Engaging in history as a hobby – any area, be it topical or geographic – usually requires plowing through books. This is often an enjoyable and rewarding task, but it can also be a real pain in the backside if the author isn’t particularly good at researching and/or writing.

So what else is out there for the history buff that wants to move beyond the book? For one, there are any number of podcasts out there that can be listened to just about anywhere. They’re convenient, portable, and often offer a certain degree of community involvement that can make listening a social experience. The downside to podcasting is that in most cases there’s little in the way of outside editing or vetting that goes on before the shows are published. I’ll be the first to admit that some episodes of British History 101 are better than others; if I had a production staff and studio, a lot more polishing could be done. The relatively amateur status of podcasting thus becomes an advantage and a disadvantage to the listener. The biggest advantage? Most of them – the ones with their heads in the right place, anyway – are free.

There is also a number of magazines that you can find at your local bookstore or by subscribing online; the one that comes to mind immediately is BBC History. I’m not a regular reader but I enjoy it when I do pick it up. One problem of the magazine is that it’s expensive – I think something like $9 per issue here in the US (which is hard to justify, considering you can still find paperback books for $7 or $8). I’ve also noticed quite a few other history magazines but haven’t spent much time going through them to see which ones are worth your time and which ones aren’t – something tells me that with such a large selection, there are bound to be a few lemons in there somewhere.

TV…well, the History Channel (sorry – they’ve gone all modern and dropped the “the”) used to be something worth your time. But with some of their latest programming including Swamp People and Ice Road Truckers, I’m not so sure anymore. Given a limited number of hours to watch TV, I’d wait for something interesting to play on PBS (Ken Burns, anyone?).

If you want to get into more detailed explorations (and I do mean more detailed – sometimes mindnumbingly so), check out your local academic library (if there’s a university or college near you that will allow access to non-students). What you’ll find there is often quite different from what you’ll find at a commercial (or even small-town) bookstore; academic authors rarely make it onto the shelves of Barnes and Noble or Borders, for a variety of reasons. Of special interest can also be the journals which those libraries either hold or offer online access to; these are very, very narrow channels into certain areas of history, but can offer a much clearer picture of a given situation, person, or timeframe than a book can. Two that I would recommend for British History 101 listeners are the Journal of British Studies and the Journal of Imperial and Commonwealth History. You have to be picky with these, too, as some of the authors are really only writing for an audience of maybe 10-20 fellow experts in the field, which means that not every article is going to be a superstar.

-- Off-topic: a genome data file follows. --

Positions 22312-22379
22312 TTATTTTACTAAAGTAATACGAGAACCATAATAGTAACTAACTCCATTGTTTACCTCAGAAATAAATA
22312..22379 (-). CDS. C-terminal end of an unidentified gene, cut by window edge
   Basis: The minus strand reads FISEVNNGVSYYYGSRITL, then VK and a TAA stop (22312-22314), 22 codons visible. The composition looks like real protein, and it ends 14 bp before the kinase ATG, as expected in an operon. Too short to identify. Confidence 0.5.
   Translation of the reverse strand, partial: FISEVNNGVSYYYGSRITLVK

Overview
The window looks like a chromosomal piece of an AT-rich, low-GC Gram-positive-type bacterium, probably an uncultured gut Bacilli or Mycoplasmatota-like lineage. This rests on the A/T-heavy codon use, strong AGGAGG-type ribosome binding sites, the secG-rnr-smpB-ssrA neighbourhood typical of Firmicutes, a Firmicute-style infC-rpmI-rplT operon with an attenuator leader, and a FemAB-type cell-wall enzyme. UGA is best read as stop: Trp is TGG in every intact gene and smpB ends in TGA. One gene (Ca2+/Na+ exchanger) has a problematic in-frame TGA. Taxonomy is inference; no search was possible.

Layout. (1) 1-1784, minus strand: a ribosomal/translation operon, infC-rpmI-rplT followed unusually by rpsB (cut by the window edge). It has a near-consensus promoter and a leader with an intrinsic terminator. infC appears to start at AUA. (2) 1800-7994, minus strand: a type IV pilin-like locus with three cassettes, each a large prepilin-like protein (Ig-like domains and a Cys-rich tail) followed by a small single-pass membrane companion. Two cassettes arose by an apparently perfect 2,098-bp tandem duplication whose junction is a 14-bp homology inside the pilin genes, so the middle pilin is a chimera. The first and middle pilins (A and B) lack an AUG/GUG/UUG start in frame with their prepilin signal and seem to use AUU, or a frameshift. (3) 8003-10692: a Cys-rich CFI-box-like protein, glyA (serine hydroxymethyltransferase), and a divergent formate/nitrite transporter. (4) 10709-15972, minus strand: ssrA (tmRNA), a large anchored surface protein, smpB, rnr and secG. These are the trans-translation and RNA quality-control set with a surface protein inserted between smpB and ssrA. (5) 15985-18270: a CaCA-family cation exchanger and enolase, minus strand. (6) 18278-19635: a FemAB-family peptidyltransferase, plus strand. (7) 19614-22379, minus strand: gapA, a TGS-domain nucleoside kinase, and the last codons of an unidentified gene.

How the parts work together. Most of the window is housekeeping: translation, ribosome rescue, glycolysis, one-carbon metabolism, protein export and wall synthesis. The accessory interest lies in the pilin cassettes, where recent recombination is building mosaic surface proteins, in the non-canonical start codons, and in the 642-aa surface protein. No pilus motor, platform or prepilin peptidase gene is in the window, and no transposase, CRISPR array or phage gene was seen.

Of course there’s always the Internet (which is crucial for a person like me trying to reach an audience). There are a number of websites out there that you can access for free (some have limited for-pay content) that have a ton of interesting information and sources to peruse. A quick three that I would recommend include the BBC’s British history section (not the magazine), which is good light reading divided into time periods with other sections devoted to bigger events and people. There’s also Britannia History, which looks like a good resource on specific subjects but may lean more towards the subjective than otherwise. Finally you can check out British History Online, which is a database of all sorts of primary source goodies – if you want to take a look at some firsthand materials, this is the place to do it if you can’t travel.

If you want to dive into British history, don’t think you’re constrained to shelling out a ton of money for books or hoping your local library has something published within the last 30 years. There are plenty of other avenues of learning available (many of them free), and this is an excellent way for folks with an interest in history, no matter how serious, to get involved.


Part of my immediately previous post spoke to the community aspect of British History 101 – getting to hear from listeners and having some sort of communication between myself and everyone else. This is an enjoyable method of interaction, but I also appreciate the chance to have a more broad-ranging set of connections between people. In terms of the Internet, I’m referring to fora or message boards. I participate in a few different ones myself, although none of them have to do with British history. This is a situation I would like to change, but I’m having trouble finding a forum dedicated to history (one that isn’t blatantly extremist for some insane perspective, at any rate). Does anyone out there engage in this sort of online exchange, or are we more or less out of luck when it comes to getting together with like-minded historians and history buffs?